Not all CBD is created equal: Four dangers of unregulated products

(BPT) - As COVID-19 continues to impact our physical and mental well-being, more and more cannabidiol (CBD) products are cropping up in stores, online and in dispensaries, touting health benefits to treat a variety of conditions, from anxiety and pain management, to sleep disorders and depression. The problem is that many of these products may not actually provide the benefits their labels promise or contain the ingredients their labels claim, which can pose serious health risks. So how do you know which products to trust? Without consistent regulation or oversight, it is impossible for consumers to know.

CBD is a compound found in the cannabis plant that is currently being studied for its therapeutic benefits. While it holds great promise, CBD products should be evaluated for safety and efficacy, as well as be required to meet U.S. Food and Drug Administration (FDA) quality standards, like any other medicine. The FDA is currently evaluating how to ensure products sold online or in stores are safe for consumer use, but to date, only one CBD product has been evaluated and approved by the FDA. Learn more about the only FDA-approved CBD product here.

Currently, no other CBD product has received FDA approval, which means unapproved CBD products currently on the market — even those found in your local drug store or dispensary — have not undergone the rigorous testing required of FDA-approved products. This testing evaluates safety, effectiveness and quality, and is needed to ensure a consumer is informed on the product they are ingesting.

Concerned about the public health risks associated with these unapproved products, the FDA recently released a statement for consumers clarifying the dangers.[1] Here are four risks to keep in mind:

1. Lack of quality and consistency standards

For any pharmaceutical product to be approved by the FDA, manufacturers are required to evaluate their products to show they actually contain the ingredients listed on the label in the amount specified, and will be the same from batch to batch. CBD products that are not FDA-approved may not be tested to meet these quality and consistency standards. If a product isn’t tested, it’s nearly impossible for consumers to know how much CBD is actually in the product they’re taking, or even if it’s really the same as the product in their last bottle. In fact, a 2017 study published in the Journal of the American Medical Association (JAMA) reported that over two-thirds of CBD products sold online did not contain the amount of CBD stated on the package (e.g., 26% contained less CBD than the label claimed and nearly 43% contained more CBD than shown on the label).[2] Without understanding how much CBD is actually in a product, it’s very difficult to gauge its potential effects.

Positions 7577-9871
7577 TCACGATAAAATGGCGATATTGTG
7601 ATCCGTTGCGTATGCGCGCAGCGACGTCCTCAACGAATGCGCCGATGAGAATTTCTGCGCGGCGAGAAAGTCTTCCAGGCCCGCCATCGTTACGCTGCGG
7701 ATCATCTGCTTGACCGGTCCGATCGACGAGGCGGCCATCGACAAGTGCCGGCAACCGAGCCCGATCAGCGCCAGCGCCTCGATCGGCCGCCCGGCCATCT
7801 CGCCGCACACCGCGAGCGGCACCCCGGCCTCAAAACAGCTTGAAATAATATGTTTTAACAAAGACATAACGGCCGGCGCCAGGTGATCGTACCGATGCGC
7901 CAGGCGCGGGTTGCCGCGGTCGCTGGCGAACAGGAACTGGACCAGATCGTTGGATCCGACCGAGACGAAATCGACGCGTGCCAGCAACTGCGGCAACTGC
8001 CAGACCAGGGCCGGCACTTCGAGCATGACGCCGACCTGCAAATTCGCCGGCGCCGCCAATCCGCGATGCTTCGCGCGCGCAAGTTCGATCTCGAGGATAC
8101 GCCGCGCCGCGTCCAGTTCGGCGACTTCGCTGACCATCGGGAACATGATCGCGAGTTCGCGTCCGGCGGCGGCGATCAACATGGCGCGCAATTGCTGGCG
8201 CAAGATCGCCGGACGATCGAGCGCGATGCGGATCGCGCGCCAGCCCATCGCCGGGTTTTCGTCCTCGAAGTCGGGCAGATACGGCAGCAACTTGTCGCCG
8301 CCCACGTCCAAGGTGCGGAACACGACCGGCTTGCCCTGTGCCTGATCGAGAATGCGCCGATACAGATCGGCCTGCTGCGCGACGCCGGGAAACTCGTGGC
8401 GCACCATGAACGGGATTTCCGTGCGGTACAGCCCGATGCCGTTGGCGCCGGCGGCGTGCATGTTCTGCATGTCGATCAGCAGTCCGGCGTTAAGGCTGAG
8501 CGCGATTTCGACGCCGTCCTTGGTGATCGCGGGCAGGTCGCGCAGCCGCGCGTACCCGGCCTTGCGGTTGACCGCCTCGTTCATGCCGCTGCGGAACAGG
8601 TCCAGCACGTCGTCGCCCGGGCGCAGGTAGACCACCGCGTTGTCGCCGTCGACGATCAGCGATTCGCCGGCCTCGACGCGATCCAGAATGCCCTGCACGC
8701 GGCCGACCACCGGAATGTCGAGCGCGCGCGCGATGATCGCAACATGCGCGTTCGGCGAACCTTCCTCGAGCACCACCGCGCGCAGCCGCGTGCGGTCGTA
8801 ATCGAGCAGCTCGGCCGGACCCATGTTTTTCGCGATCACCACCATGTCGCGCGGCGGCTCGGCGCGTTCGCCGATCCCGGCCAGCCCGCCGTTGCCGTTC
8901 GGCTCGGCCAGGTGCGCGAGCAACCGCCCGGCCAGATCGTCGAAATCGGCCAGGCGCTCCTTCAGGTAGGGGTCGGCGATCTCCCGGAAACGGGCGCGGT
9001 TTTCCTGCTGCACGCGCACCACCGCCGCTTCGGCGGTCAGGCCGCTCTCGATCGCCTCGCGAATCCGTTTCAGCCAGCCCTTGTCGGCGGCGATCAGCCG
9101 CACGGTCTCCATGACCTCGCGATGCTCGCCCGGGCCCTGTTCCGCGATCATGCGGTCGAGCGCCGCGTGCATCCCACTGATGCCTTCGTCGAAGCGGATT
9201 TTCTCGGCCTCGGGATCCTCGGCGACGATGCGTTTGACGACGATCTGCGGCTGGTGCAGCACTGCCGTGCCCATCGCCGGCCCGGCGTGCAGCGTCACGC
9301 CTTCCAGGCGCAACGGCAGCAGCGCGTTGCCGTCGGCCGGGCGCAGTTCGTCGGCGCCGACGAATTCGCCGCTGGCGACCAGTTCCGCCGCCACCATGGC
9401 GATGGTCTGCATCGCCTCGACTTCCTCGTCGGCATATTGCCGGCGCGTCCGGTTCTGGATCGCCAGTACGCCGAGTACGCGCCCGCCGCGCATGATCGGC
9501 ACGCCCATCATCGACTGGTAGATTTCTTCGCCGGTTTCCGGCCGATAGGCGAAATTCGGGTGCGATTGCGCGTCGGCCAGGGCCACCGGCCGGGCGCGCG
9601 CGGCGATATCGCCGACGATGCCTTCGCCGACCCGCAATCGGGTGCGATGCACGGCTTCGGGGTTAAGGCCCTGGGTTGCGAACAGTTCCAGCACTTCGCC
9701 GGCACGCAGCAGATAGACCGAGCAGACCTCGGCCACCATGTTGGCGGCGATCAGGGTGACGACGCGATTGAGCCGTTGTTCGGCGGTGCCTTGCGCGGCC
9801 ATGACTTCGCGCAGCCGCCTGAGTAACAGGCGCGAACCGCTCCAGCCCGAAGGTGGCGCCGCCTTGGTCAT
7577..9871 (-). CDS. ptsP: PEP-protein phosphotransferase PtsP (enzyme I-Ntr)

2. CBD’s effects on the body

According to the FDA there is still very little known about CBD’s effects on the body.[1] Currently, there is only one CBD product with a well-studied safety and efficacy profile and that is approved by the FDA in just three specific seizure conditions. We know from the rigorous clinical studies of that CBD product that CBD can have side effects, such as the potential to impact liver function. This is one reason why anyone taking, or considering, CBD should always consult with a physician so that they can be monitored and manage any possible risks.

3. Potential drug interactions

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FDA-approved medications are studied to determine how they may interact with other medicines a patient may be taking. Those potential interactions are specified on a drug’s label, which is imperative in helping doctors and patients weigh the benefits and risks when making decisions about their healthcare.

While clinical studies have identified potentially adverse interactions between CBD and certain types of medications, CBD’s potential interactions with most medicines have yet to be investigated. Unregulated CBD products therefore pose unknown and potentially serious safety risks, especially to people who are likely to be on multiple medications for their conditions, such as those with difficult-to-treat epilepsy.

4. Risk of contamination

CBD is extracted from the cannabis plant which absorbs toxins from the soil it’s grown in at a very high rate.[3] Strict quality control measures should be in place to help ensure purity during the growing process. Unfortunately, the FDA reports that certain CBD products may contain pesticides, toxic heavy metals (such as lead, copper, zinc, and cadmium)[4], and THC, the part of the cannabis plant that can induce intoxication. Without adequate regulation and testing, it’s impossible to know if a CBD product contains harmful contaminants or unwanted THC. For example, the 2017 JAMA study found that 21% of dispensary CBD products contained unlabeled, detectable levels of THC[2] — putting many people, especially children, at risk of intoxication or acute impairment.

The bottom line

With unregulated CBD products, it’s difficult to know how safe or effective that product is. FDA approval provides assurance that what’s in the bottle is exactly what’s stated on the label.

To learn more, visit www.straightfactscbd.com.



[2] Bonn-Miller MO, Loflin MJE, Thomas BF, et al. JAMA 2017; 318(17):1708-1709. doi:10.1001/jama.2017.11909.

[3] Seltenrich, N. Cannabis Contaminants: Rgulating Solvents, Microbes, and Metals in Legal Weed. Environmental Health Perspective. Aug 2019. PMID 31430176. [PMC free article] [PubMed].

[4] Dryburgh LM et al. (2018) Cannabis contaminants: sources, distribution, human toxicity and pharmacologic effects. Br J Clin Pharmacol. 84 (2469): 2468-2476.